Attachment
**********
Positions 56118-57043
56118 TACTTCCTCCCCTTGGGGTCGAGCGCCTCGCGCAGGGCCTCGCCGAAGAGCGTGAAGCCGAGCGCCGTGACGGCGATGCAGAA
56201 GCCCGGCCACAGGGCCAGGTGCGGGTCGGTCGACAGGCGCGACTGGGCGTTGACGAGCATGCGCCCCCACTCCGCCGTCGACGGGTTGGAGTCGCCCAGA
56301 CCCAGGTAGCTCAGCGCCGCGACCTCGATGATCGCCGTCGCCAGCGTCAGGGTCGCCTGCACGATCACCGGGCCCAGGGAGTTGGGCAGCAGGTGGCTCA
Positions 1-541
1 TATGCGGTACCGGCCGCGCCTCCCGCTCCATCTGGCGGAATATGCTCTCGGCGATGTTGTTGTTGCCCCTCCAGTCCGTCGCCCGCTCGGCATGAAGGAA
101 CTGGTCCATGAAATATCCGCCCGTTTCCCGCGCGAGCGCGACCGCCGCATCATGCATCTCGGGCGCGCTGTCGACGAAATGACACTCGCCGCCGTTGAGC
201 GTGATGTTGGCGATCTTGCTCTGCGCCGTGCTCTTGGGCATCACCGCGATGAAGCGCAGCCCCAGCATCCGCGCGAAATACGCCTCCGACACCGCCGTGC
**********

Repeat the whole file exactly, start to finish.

Positions 56118-57043
56118 TACTTCCTCCCCTTGGGGTCGAGCGCCTCGCGCAGGGCCTCGCCGAAGAGCGTGAAGCCGAGCGCCGTGACGGCGATGCAGAA
56201 GCCCGGCCACAGGGCCAGGTGCGGGTCGGTCGACAGGCGCGACTGGGCGTTGACGAGCATGCGCCCCCACTCCGCCGTCGACGGGTTGGAGTCGCCCAGA
56301 CCCAGGTAGCTCAGCGCCGCGACCTCGATGATCGCCGTCGCCAGCGTCAGGGTCGCCTGCACGATCACCGGGCCCAGGGAGTTGGGCAGCAGGTGGCTCA
Positions 1-541
1 TATGCGGTACCGGCCGCGCCTCCCGCTCCATCTGGCGGAATATGCTCTCGGCGATGTTGTTGTTGCCCCTCCAGTCCGTCGCCCGCTCGGCATGAAGGAA
101 CTGGTCCATGAAATATCCGCCCGTTTCCCGCGCGAGCGCGACCGCCGCATCATGCATCTCGGGCGCGCTGTCGACGAAATGACACTCGCCGCCGTTGAGC
201 GTGATGTTGGCGATCTTGCTCTGCGCCGTGCTCTTGGGCATCACCGCGATGAAGCGCAGCCCCAGCATCCGCGCGAAATACGCCTCCGACACCGCCGTGC